Hello, in this post we’ll be discussing the dairy industry in Australia. We’ll take a look at the breadth and width of the dairy industry, the general principles of milk production and the common management practices used in this industry.
Over the last thirty or so years, the average annual milk production per cow has risen from about 2800 litres in 1980 to about 5700L now. This increase in production is mainly a result of improved feed systems and the fact that cows have been bred for a large milk production. Victoria produces about two thirds of Australia’s total milk production with New South Wales producing about 10% of total production and the other states making up the rest.
Supply companies buy milk from farmers and then sell the milk to supermarkets. These companies pay farmers according to the attributes, this includes: milk composition, milk volume, and bulk milk somatic cell count (BMSCC – it is the number of leukocytes in the milk and this indicates inflammation). In terms of composition, the farmers are paid according to the proportions of fat and protein in the milk (with protein being 2.5 times more valuable than fat). Some companies prefer to collect large volumes of milk from producers and so will pay the highest price per litre when collecting over a certain volume of milk. For example, they would pay the most if collecting over 2700 litres). Farmers are also paid the best prices for grade 1 milk (milk with a BMSCC of less than 150,000)
Principles of Milk Production
Before we go on, it is useful to understand some terminology related to milk production first. Cows have to have a calf in order to produce milk. The first milk that a cow produces after calving is known as colostrum and lasts for the first three days after calving. The period of time between calving and when a cow ceases to produce milk is known as lactation. “Days in Milk” (DIM) is the number of days that they cow has been milking during that period of lactation. Cows reach peak milk production 5-8 weeks after calving and then milk production is gradually reduced until no milk is produced. At this point, the cow is called “dry”.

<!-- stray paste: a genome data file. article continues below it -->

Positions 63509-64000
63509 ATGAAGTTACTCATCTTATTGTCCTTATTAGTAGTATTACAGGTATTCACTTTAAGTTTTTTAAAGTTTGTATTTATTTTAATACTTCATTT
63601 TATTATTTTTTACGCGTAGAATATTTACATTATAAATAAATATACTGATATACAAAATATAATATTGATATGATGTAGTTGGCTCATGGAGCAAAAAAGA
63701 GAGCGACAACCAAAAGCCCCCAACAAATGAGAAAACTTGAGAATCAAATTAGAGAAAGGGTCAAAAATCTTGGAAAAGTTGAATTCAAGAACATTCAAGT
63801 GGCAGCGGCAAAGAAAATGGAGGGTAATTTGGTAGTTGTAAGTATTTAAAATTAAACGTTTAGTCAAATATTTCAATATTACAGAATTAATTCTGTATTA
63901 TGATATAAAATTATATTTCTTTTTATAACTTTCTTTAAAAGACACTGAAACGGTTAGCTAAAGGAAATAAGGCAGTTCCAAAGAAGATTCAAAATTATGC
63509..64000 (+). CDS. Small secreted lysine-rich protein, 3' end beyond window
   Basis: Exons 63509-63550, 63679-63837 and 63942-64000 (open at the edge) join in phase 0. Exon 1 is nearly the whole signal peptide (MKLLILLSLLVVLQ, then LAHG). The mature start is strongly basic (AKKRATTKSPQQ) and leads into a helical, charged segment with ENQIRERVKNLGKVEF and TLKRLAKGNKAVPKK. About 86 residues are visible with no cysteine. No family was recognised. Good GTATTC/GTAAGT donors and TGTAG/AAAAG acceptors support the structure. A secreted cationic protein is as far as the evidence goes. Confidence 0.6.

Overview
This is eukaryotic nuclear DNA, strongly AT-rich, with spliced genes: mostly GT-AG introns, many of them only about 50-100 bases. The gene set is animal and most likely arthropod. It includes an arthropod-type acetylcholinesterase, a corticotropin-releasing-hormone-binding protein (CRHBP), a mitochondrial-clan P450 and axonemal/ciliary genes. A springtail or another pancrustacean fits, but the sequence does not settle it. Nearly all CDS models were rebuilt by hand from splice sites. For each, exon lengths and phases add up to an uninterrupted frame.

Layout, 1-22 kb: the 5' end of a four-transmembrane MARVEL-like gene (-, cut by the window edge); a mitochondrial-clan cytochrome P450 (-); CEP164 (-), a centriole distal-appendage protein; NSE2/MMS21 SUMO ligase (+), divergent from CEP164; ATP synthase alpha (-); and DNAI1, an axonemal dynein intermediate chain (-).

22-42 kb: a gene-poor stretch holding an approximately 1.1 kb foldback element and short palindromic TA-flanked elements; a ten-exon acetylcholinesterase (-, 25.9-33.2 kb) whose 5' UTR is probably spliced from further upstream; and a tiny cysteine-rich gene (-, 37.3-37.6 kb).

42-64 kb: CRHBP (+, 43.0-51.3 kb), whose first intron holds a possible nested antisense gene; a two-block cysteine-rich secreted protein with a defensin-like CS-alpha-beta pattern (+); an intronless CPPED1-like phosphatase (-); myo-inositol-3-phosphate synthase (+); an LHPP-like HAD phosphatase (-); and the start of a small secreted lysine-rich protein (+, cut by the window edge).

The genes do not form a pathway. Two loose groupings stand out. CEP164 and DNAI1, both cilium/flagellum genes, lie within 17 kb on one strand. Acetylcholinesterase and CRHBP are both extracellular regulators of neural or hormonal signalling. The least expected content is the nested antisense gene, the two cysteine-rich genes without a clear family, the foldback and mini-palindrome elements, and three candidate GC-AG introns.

Factors Affecting Milk Production
The amount of milk a cow produces during lactation is dependent on several factors such as:
- The Age of the Cow: annual milk production will increase until the 4th lactation is reached. After this time, production will plateau out.
- Nutrition: It is essential that the cows receive the correct amounts of energy, protein, minerals, vitamins and water. There are three types of feed that can be given to dairy cows:
o Pasture: this is cost effective but its energy, protein and fibre contents depend on the season. Thus, the farmer ensures that the cows calve at a time of peak pasture production.
o Concentrates (grains, lupens, etc): these are quite expensive but are high in energy and protein and low in fibre.
o Conserved Fodder (hay or silage): this is lower in energy and protein and higher in fibre and is moderately cost effective.
- Disease Status: diseases animals produce less milk than healthy ones.
- Genetics: This plays an important role in increasing milk production. Farmers try to ensure that they retain and breed their best cows to the best bulls available and this can be done through artificial insemination. Offspring are thus genetically superior to their parents.
Overall, happy cows produce the most milk.
The harvesting of milk can have a large impact on the health of cows and the quality of the milk they produce. The design of laneways which guide the cows from the paddock to the dairy is important for cow health as the animals will need to pass through these four times a day (twice for each milking). Well-designed laneways means that cows spend less energy and time getting to the milking shed.
Milking sheds are also called milking parlours and three types exist:
- Walk through: this is an old style or shed that is used by only a small amount of farmers today. They can be classified as a simple walk through or a step up where cows step up onto a platform. They were designed for milking small numbers of cows.